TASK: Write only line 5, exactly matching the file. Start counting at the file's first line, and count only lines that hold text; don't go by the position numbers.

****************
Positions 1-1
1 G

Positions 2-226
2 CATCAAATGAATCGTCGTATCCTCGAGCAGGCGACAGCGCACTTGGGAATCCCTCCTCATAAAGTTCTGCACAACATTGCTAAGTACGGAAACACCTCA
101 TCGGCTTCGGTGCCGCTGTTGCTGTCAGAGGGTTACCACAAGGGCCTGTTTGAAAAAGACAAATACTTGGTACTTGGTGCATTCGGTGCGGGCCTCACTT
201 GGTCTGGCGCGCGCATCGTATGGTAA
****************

101 TCGGCTTCGGTGCCGCTGTTGCTGTCAGAGGGTTACCACAAGGGCCTGTTTGAAAAAGACAAATACTTGGTACTTGGTGCATTCGGTGCGGGCCTCACTT